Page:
Q: “I was recently diagnosed with irritable bowel syndrome (IBS). Making changes to my diet was not difficult with the help of a nutritionist, and I have found substituting foods relatively easy. Except for onions. Onions are one of the main contributors to my symptoms and they are in so many recipes! What can I use as an onion substitute?”Kate
A: I have recently discovered, like you, that although I love the flavour of onions, they do not love me back. But as with many IBS sufferers, I have found that a small amount of onion is OK — say the amount I might get from half an onion used in a recipe to serve 4 — but a lot of onion is no good, for example, French onion soup is a no-go. So it could be a matter of figuring out how much onion, if any, you are able to tolerate before you get symptoms. If you find that little to no onion is the only thing that works for you, try these tips:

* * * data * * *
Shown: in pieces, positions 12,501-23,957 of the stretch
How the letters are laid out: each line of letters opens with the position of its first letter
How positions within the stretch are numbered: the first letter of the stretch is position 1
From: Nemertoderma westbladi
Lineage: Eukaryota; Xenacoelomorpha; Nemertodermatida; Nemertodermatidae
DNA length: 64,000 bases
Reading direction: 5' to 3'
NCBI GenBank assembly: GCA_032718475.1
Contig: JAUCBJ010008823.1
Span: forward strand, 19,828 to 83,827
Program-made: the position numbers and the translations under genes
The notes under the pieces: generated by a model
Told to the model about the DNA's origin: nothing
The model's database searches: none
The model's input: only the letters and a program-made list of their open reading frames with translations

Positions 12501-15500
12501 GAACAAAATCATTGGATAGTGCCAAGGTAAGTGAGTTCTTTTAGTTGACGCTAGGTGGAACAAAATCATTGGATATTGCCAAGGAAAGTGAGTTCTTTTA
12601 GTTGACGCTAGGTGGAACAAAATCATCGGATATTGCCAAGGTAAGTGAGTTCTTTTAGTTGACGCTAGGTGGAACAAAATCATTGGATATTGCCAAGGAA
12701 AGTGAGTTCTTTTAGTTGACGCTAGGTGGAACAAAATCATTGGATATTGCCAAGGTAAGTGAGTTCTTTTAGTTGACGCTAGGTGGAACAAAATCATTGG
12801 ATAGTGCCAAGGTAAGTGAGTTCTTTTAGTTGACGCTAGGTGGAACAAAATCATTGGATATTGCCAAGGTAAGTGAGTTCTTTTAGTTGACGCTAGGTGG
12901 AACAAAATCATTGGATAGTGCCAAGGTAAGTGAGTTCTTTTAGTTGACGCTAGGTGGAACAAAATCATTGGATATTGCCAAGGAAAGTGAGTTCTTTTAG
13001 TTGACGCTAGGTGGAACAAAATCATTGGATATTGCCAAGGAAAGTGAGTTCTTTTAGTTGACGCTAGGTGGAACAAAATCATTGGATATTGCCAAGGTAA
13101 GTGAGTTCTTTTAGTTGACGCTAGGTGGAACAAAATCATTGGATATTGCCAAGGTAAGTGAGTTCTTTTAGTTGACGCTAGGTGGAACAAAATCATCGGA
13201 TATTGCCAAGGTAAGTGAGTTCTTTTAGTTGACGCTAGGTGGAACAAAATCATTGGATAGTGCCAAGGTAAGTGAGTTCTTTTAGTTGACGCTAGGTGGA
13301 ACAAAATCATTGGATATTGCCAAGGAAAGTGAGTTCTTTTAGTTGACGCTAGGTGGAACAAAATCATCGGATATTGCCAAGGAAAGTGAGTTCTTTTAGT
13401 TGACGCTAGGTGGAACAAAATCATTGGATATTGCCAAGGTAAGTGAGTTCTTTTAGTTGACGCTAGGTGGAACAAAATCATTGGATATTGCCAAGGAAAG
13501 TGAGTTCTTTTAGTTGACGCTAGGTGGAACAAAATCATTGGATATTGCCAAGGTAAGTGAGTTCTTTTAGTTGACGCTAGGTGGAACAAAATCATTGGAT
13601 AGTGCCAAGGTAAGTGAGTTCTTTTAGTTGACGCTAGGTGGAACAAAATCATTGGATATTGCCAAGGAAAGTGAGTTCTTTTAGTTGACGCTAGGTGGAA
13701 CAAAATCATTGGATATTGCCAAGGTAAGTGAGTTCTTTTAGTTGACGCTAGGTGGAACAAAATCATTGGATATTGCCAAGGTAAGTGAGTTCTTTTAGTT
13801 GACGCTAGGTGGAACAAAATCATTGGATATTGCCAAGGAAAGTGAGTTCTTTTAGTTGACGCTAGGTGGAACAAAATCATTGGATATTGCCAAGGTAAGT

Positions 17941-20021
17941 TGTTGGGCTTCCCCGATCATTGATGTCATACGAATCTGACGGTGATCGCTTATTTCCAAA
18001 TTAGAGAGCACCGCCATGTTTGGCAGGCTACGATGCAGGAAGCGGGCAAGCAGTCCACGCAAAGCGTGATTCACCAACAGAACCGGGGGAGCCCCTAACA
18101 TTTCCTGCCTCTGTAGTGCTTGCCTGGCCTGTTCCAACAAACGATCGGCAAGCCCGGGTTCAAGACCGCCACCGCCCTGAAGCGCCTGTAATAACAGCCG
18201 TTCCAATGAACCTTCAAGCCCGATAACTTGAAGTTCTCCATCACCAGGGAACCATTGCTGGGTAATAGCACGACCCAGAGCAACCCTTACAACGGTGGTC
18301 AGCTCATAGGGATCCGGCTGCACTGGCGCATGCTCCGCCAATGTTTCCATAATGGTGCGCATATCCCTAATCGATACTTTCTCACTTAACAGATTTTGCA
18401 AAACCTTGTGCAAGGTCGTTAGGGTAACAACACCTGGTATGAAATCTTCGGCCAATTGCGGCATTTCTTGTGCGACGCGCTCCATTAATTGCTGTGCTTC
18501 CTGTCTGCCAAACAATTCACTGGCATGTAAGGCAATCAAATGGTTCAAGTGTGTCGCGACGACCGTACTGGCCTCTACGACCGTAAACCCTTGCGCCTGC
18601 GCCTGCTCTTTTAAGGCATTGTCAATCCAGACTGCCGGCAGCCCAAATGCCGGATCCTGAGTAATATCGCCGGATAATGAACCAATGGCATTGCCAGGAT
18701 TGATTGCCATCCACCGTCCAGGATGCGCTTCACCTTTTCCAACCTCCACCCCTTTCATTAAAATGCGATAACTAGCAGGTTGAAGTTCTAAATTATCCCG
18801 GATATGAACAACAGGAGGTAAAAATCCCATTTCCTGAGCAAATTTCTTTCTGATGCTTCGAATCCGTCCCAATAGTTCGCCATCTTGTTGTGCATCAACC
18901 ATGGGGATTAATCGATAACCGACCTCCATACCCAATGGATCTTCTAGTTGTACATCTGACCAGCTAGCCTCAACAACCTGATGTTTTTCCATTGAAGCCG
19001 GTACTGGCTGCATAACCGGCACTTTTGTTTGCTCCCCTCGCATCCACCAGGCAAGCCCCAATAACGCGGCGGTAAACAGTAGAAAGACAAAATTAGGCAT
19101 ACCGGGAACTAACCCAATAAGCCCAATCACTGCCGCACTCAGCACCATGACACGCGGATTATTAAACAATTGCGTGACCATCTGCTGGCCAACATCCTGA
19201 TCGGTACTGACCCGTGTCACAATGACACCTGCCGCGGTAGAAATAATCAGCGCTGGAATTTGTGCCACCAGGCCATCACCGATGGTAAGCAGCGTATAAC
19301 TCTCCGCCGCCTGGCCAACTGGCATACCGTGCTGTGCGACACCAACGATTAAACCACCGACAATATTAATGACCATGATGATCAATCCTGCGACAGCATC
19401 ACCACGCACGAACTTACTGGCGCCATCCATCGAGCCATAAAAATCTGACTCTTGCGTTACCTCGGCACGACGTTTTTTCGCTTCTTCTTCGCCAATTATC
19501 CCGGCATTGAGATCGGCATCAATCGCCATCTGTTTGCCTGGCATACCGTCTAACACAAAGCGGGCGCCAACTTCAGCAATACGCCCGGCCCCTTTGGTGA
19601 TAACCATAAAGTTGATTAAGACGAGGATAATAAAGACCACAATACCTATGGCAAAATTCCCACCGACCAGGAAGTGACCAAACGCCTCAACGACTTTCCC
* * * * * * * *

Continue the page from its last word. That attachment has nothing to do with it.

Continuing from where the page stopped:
- The green parts of spring onions are often tolerated by IBS sufferers. I use these now in place of regular onions in most of my cooking.
- Garlic-flavoured oil is a useful ingredient to use in cooking – it’s not the same as onion but it does give a related flavour.
- Onion powder gives a reasonable onion flavour with very little actual onion.
- To replicate the texture of onion, try using diced celery, green capsicum or fennel.